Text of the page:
Windmill Palm Trees Growth


Windmill palms (Trachycarpus fortunei) are compact, sturdy palms with furry, fiber-covered trunks and wide, graceful, fan-shaped fronds. These palm trees are desirable for their attractive profile and for the fact that they are very cold hardy. Windmill palms can survive temperatures as low as 10 degrees Fahrenheit, according to the University of Florida. These palms, which are readily available, are often used by home gardeners as specimen or accent trees.


Windmill palms are slow growing, according to the University of Florida. In the wild, they can reach heights of 40 feet, but in cultivation they usually grow to an average height of 15 feet. The individual fronds can be as much as 3 feet wide. The neatly symmetrical crowns of these trees average about 10 to 12 feet in diameter.


Windmill palms grow in temperate climates. They thrive in areas that have mild winters and warm summers. These plants grow best in U.S. Department of Agriculture (USDA) plant hardiness zones 7 to 10, according to Washington State University, although some have been found growing as far north as Vancouver, British Columbia.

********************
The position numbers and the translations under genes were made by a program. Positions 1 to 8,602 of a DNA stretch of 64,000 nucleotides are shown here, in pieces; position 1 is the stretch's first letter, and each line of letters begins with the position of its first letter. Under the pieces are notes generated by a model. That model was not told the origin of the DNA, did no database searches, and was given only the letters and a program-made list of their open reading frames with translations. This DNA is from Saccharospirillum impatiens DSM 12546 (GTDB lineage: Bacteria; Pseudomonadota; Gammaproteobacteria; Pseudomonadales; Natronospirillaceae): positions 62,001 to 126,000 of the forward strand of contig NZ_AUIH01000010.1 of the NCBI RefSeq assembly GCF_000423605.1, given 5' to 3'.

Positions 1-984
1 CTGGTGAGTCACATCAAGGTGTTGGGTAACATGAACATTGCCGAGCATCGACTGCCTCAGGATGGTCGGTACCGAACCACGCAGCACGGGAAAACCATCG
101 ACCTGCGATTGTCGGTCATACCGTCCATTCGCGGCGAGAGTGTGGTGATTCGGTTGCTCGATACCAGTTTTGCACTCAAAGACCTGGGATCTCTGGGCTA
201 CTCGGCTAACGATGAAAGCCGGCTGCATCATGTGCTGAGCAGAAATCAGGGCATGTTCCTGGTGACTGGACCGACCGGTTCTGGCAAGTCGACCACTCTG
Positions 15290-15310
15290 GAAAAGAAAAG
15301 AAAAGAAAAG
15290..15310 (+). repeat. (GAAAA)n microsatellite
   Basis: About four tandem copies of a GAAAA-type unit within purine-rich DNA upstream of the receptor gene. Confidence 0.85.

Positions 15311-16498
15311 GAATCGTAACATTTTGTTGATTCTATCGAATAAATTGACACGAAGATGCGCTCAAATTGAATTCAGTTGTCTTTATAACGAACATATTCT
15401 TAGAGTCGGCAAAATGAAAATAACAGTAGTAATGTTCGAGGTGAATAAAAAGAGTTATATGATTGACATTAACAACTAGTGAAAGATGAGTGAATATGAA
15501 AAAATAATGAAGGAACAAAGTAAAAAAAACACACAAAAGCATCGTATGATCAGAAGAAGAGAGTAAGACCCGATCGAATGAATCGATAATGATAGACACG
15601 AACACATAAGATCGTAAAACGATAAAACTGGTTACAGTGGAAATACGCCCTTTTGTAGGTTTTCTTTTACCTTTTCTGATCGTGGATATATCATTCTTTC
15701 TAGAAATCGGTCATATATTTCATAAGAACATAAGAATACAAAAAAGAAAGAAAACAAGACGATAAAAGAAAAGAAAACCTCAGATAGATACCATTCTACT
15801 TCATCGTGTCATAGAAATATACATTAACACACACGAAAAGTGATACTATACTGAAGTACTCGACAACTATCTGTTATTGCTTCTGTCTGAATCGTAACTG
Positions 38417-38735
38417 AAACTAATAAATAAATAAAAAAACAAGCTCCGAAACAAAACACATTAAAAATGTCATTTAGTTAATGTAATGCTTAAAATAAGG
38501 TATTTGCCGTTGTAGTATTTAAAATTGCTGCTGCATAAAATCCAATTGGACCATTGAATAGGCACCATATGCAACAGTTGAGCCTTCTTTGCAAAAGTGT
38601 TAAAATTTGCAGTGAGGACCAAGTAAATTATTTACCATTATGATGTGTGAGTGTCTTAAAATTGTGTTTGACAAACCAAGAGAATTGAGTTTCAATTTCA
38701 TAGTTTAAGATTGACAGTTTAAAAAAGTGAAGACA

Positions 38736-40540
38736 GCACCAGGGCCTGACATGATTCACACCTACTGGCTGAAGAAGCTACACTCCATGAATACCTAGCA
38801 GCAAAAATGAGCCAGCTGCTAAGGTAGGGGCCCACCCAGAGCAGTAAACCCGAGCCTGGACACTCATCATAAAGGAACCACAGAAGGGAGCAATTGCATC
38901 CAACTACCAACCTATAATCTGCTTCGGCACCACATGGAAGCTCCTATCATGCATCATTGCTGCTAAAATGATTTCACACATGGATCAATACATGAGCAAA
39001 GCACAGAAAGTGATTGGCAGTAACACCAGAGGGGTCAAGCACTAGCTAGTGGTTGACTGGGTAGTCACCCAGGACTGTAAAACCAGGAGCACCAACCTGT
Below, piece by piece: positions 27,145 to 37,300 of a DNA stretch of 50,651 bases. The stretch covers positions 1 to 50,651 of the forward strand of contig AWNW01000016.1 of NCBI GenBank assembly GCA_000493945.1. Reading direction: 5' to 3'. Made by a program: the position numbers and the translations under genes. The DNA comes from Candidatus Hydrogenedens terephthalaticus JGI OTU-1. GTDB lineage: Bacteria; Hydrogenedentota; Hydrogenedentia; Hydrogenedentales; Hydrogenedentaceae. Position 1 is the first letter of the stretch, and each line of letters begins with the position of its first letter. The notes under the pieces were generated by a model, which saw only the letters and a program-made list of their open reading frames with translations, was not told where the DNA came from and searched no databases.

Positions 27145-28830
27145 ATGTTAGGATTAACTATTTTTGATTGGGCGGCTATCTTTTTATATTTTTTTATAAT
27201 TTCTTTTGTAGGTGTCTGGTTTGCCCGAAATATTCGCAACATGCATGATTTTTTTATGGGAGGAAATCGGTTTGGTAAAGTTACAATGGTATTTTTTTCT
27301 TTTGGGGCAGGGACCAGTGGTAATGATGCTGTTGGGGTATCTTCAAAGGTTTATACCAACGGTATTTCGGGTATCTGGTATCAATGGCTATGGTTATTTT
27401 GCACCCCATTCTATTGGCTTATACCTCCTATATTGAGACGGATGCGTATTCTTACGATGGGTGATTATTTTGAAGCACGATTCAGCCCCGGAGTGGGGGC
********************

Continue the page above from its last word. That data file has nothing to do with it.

Windmill palms grow best when planted or located in an area where it will receive partial afternoon shade, according to Washington State University. The tree is hardy and will adapt to most types of soils, including slightly salty soils. It does not grow well, however, if planted in soil that is overly saturated with water.


Windmill palms are hardy trees and are relatively pest-free. In some locations, particularly in the South, they can be plagued by minor insect pests such as scale and palm aphids. Small infestations can be rinsed off with a strong stream of water, but major infestations may require the application of an insecticide.


Windmill palms look best when grown in groups, according to Floridata. They are excellent grown in containers if the containers drain well and look especially nice when placed near a patio or other gathering area. These trees are often planted at the entry of buildings, where they lend a formal air to the landscape.

Keywords: caring for palms, windmill palm trees, Trachycarpus fortunei growth

About this Author

April Sanders has been a professional writer since 1998. Previously, she worked as an educator and currently writes academic research content for EBSCO publishing and elementary reading curriculum for Compass Publishing. She holds a Bachelor of Arts in social psychology from the University of Washington and a master's degree in information sciences and technology in education from Mansfield University.